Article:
It's all personal
Civil Service Commissioner Shmuel Hollander's outburst against State Comptroller Micha Lindenstrauss would never have happened if the comptroller had refrained from mentioning Hollander's favorite employee. But אLindenstrauss wrote about her, and in spades.
As soon as Lindenstrauss wrote a special chapter about the "assistant to the civil service commissioner who was appointed to the post of deputy director general for administration," even though he never actually mentioned her name, the comptroller should have known that Hollander would explode.
Hollander is capable, just barely, of accepting general words of criticism about appointments in the treasury or Justice Ministry that did not exactly meet all the criteria required by law or proper administrative procedure; but to criticize Edna Alfasi? That was too much. That is a below-the-belt blow for Hollander. It's even a declaration of war.
Alfasi is Hollander's right-hand woman. In reality, she is actually the real manager of the Civil Service Commission. Everything is done according to her orders. The 186 commission employees are terrified of her. They know that everything that she decides, everything that she does, will be 100 percent backed up by Hollander - and she does a lot.
All 186 workers know that if they do not ingratiate themselves with Alfasi, they have no chance of promotion and no future.
Anyone who wants a higher salary grade, car, or improved pension must go through Alfasi. She decides.
The employees also know that if they dare criticize the commissioner or commission, Alfasi will find out. There are enough informers wandering the corridors - and anyone who crosses the line will find himself out on the street.
"We have no choice, we have to suck up to Edna," one of the senior employees told me yesterday, crying over the the reign of terror and obsequiousness. He went on to say that all the employees are scared, and have turned into a rubber stamp.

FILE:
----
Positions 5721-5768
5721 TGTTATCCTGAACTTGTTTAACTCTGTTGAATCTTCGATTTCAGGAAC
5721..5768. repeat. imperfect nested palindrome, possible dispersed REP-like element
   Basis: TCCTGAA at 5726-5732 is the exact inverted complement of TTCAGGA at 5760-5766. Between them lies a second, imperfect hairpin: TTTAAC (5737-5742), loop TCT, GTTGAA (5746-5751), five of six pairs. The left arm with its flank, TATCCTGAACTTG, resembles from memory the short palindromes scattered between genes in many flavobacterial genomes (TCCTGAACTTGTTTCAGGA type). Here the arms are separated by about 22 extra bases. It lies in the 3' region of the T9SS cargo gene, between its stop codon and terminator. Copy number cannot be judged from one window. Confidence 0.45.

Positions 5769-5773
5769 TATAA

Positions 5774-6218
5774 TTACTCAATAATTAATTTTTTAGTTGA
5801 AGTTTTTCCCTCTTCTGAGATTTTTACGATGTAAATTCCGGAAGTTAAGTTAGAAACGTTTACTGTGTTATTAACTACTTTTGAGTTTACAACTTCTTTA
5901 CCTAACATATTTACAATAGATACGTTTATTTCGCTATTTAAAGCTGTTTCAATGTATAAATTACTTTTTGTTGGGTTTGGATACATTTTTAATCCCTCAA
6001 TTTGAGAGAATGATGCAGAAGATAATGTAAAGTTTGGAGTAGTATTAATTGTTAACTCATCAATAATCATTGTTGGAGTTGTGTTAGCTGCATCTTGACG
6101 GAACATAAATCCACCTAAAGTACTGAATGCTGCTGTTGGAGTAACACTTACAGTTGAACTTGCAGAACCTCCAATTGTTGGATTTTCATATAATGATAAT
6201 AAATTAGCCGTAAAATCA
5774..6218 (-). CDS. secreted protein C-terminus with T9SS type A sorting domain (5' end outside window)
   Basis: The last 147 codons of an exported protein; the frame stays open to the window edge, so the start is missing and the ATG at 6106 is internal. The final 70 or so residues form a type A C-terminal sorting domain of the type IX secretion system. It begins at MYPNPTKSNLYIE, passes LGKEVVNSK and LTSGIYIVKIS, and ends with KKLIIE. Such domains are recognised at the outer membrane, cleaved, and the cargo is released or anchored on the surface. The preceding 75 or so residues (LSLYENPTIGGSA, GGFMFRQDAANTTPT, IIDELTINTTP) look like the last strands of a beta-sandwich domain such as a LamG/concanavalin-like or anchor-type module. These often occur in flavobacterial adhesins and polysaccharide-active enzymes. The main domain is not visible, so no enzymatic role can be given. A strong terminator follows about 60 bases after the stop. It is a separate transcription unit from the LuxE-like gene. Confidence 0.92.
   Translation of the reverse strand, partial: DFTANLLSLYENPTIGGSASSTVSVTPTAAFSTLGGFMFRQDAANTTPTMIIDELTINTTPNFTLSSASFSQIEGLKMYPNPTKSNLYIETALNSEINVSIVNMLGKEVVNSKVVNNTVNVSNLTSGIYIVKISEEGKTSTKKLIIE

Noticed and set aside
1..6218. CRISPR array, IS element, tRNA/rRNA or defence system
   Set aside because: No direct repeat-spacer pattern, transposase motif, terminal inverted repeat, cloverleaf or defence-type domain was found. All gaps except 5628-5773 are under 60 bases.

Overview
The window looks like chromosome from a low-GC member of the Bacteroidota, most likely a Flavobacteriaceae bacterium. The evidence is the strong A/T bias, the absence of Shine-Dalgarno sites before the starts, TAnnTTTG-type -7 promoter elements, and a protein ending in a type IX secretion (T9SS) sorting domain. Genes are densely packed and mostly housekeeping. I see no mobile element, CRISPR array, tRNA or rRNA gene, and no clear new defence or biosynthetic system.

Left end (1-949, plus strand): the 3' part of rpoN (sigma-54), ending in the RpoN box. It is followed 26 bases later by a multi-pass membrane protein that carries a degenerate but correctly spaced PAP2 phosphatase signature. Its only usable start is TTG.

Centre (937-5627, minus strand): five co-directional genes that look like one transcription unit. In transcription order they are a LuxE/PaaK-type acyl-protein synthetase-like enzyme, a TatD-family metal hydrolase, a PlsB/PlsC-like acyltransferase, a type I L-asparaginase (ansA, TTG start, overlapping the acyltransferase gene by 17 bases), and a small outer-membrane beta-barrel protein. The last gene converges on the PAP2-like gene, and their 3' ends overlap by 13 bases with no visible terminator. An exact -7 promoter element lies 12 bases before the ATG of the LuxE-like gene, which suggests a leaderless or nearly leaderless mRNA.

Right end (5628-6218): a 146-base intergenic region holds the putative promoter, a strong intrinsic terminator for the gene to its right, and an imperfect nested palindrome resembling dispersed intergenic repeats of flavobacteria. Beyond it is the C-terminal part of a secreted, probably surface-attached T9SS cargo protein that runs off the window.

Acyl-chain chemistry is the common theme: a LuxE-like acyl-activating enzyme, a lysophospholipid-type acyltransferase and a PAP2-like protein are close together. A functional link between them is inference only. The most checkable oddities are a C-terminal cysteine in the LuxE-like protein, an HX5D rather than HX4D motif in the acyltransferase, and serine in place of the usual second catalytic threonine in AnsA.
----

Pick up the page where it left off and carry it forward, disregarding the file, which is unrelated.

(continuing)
Hollander is quite an intellectual, and a veteran legal expert who served as the legal adviser to the Prime Minister's Office and cabinet secretary.
He brought Alfasi in to be his personal assistant when he started the job 10 years ago. Over time, and this is what the comptroller's report details, the personal assistant turned into a deputy director general for administration, through improper processes.
The report explains that Alfasi graduated from a vocational high school in a secretarial track. She has none of the higher academic education required for the position of deputy director general.
But the report does not list her other character traits, which serve to make up for the ones Hollander is missing.
Alfasi is a "jungle cat," who always lands on her feet. She has an infinite number of connections in the corridors of power. When a minister wants to receive approval to hire another secretary or assistant, the minister calls up Alfasi directly, and her decision is the law.
Therefore, the entire affair that broke out over the report and all the new affairs that are going to crawl out of the woodwork in the near future would ever have happened if Lindenstrauss had only left Hollander's favorite, Edna Alfasi, alone.
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